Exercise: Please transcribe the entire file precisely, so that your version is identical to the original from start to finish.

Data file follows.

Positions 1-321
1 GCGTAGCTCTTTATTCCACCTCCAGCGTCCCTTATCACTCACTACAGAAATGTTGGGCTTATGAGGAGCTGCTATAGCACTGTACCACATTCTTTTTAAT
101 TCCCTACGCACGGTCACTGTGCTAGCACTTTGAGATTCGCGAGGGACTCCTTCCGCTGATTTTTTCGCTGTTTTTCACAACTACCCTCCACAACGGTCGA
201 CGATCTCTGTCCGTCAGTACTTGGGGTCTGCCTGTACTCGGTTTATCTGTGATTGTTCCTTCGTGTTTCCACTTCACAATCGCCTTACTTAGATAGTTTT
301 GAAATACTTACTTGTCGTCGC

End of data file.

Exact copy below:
Positions 1-321
1 GCGTAGCTCTTTATTCCACCTCCAGCGTCCCTTATCACTCACTACAGAAATGTTGGGCTTATGAGGAGCTGCTATAGCACTGTACCACATTCTTTTTAAT
101 TCCCTACGCACGGTCACTGTGCTAGCACTTTGAGATTCGCGAGGGACTCCTTCCGCTGATTTTTTCGCTGTTTTTCACAACTACCCTCCACAACGGTCGA
201 CGATCTCTGTCCGTCAGTACTTGGGGTCTGCCTGTACTCGGTTTATCTGTGATTGTTCCTTCGTGTTTCCACTTCACAATCGCCTTACTTAGATAGTTTT
301 GAAATACTTACTTGTCGTCGC